Pneumonia is an inflammation of lungs followed by the accumulation of blood cells, fibrin and exudates in the alveoli. The effected part of the lungs becomes consolidated.


The term pneumonia includes any inflammation condition of lungs in which some or all alveoli are filled with fluid and blood cells. A common type of pneumonia is bacterial pneumonia caused by most frequently pneumococci. In pneumonia the gas exchange functions of the lungs change in different stages of the disease. In early stages the pneumonia process might be well localized to only one lung with alveolar ventilation reduced, while blood flow through the lungs continues normally. This results in two abnormalities

  • Reduction in total surface area of respiratory membrane
  • Decrease ventilation perfusion ratio. Both these condition caused hypoxia and hypercapnia


  1. Bacterial or viral infection
  2. Inhaling noxious chemical substances


  Pneumonia is responsible for one sixth of all death in the United States. Defects in innate immunity and humeral immunodeficiency typically lead to an increased incidence of infection with pyogenic bacteria. On the other hand cell mediated immune defects leads to increased infection with intracellular microbes such as mycobacteria and herpesvirses as well as with microorganism of low virulence such as pneumocystis carini.

An estimated 2 to 3 million people in USA develop pneumonia each year and out which about 45,000 die. Bacteria is the most common cause of pneumonia in adults > 30 year.

Signs and symptoms:"Pneumonia"


 Febrile reaction results in raise in temp up to 38 degree centigrade


 Due to decrease oxygen in the blood

 Compression of chest and chest pain

 Due to consolidation means lungs or alveoli are filled with fluid and cellular debris.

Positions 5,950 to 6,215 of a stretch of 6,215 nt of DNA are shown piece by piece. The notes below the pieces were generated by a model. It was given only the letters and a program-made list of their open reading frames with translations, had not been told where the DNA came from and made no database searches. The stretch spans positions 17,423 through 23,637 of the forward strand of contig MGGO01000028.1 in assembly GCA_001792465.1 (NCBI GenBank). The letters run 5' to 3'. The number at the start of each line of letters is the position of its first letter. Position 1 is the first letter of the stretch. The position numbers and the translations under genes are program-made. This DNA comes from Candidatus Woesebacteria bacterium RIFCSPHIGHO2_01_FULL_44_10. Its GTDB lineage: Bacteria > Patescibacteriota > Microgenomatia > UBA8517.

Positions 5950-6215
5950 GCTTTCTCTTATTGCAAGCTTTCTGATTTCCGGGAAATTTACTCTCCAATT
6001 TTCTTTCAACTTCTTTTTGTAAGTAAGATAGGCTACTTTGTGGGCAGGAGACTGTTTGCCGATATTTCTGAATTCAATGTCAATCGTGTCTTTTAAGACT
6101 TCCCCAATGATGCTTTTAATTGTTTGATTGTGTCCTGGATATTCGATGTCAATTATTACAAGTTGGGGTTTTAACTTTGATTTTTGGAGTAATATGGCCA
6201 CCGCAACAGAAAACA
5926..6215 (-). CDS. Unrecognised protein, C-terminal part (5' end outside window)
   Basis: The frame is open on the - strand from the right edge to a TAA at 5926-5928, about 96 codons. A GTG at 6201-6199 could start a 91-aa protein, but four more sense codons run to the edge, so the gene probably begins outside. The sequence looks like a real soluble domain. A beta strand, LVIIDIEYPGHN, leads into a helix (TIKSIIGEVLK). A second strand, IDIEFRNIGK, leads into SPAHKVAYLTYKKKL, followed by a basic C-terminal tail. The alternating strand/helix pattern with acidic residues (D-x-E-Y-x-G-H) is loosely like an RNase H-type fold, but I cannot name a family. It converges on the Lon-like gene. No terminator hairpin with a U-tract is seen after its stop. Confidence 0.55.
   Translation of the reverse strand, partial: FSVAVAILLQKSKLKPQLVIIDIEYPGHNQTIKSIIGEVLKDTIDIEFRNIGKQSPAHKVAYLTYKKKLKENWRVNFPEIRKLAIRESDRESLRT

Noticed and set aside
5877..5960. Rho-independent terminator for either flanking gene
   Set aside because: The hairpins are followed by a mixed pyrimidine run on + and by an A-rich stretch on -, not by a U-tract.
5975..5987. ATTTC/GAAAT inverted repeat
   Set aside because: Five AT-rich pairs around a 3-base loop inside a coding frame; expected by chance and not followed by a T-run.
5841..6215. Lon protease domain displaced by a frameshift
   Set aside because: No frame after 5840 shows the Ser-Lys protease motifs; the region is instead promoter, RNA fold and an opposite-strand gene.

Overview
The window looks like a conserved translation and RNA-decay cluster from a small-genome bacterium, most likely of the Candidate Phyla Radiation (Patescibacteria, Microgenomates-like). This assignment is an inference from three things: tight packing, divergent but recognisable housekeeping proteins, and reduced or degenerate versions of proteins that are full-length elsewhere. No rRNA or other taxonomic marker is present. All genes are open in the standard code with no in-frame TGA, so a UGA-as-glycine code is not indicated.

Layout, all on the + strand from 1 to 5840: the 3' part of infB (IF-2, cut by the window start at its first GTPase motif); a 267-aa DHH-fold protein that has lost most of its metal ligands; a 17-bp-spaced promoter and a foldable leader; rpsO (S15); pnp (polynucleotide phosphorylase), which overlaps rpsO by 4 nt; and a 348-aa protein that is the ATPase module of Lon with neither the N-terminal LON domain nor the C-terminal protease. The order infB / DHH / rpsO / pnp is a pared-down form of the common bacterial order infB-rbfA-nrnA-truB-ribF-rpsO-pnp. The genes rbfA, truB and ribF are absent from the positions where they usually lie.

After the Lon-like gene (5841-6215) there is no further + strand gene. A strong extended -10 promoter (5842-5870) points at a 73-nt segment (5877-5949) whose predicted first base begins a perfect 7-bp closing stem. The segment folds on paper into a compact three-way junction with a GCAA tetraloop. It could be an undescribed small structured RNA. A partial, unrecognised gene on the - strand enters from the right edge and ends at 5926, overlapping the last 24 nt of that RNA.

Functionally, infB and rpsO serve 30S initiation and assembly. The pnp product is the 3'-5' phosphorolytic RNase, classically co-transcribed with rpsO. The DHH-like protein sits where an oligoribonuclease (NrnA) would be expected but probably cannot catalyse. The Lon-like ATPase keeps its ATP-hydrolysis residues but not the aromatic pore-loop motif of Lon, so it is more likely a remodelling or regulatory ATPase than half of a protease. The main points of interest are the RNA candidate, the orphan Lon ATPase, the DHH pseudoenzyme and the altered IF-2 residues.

Purulent sputum

 (Sputum containing pus)Due to inflammation and accumulation of dead leukocytes (pus)


 Symptom of an acute lower respiratory tract illness eg coughs due to inflammation and irritation of mucus


 (Excessive breathing) due to decrease oxygen supply

Diagnostic tests:

Pneumonia is a multi etiological, if recurrent this through up certain diagnostic possibilities that must be considered Are important such as travel history, occupation, pet keeping hobbies.etc.

  Established diagnose

  •  Cxp (CT chest)
  •  Serology (atypical pneumonia organism)
  • Sputum test (including induced sputum bronchoscopy and BAL; microscopy and culture)
  • Blood cultures
  • HIV test
  • Alter blood gases

Ultrasound of chest (pulmonary function test)


Below is the treatment depending upon the condition of patient.

Acute exacerbations of chronic bronchitis:

  • Amoxicillin (500mg after every 8 hr, for 5 days)
  • Side effect (anemia, liver problem, jaundice, colitis)
  • Tetracycline (100 mg every 12 hr)
  • Side effects (angioodema, inflammation of tounge, photosensitivity)

Low or moderate severity community acquired pneumonia:

  • Amoxicillin
  • Doxycyclinine (7 day or 14 days)
  • Side effect (angiodema, inflammation of tongue)

High severity community acquired pneumonia of unknown etiology:

  • Co_amoxiclav (500mg every 8hr)
  • Side effects (nausea, vomiting, skin rash)
  • Clarithomycin (250-500mg, B.D, 5_10 days)
  • Side effects (abdominal pain)
  • Cefiroxime (250_500mg, B.D, 5_10 days)
  • Side effects (kidney, liver problems.jundice)

Pneumonia possibly caused by atypical pathogenesis:

  • Calithromycine

Hospital acquired pneumonia:

  • Co_amoxiclav
  • Cefuroxime

Pneumococcal vaccine:

Following are two different type of vaccination prescribed against pneumonia.

Pmeumococcal polysaccharide vaccine:

  •  Brand name: Pneumovax 11(sanofi)
  • Injection: I.M OR subcutaneously (5 ml adult and child above 2 year)

Pneumococcal polysaccharide conjugate vaccine:

  • Brand name: Prevanar (Wyeth)
  • Injection: I.M (2 month_ 5 year child 5_ 10 ml)


  • Centers for Disease Control and Prevention. Recommended adult immunization schedule–United States, 2012.MMWR. 2012;61(4)
  • Limper AH. Overview of pneumonia. In: Goldman L, Schafer AI, eds. Cecil Medicine. 24th ed. Philadelphia, Pa: Saunders Elsevier;2011:chap 97.
  • Niederman M. In the clinic. Community-acquired pneumonia. Ann Intern Med. 2009;151(7).
  • Torres A, Menandez R, Wunderink R. Pyogenic bacterial pneumonia and lung abscess. In: Mason RJ, Broaddus VC, Martin TR, et al. Murray & Nadel’s Textbook of Respiratory Medicine. 5th ed. Philadelphia, Pa: Saunders Elsevier; 2010:chap 32.
  • Robbins Basic Pathology (8th edition) by Vinay Kuma, Abul K Abbas

Compiled by:

  1. Rizwan sattar (Pharm D)
  2. Asma ayub (Pharm D)

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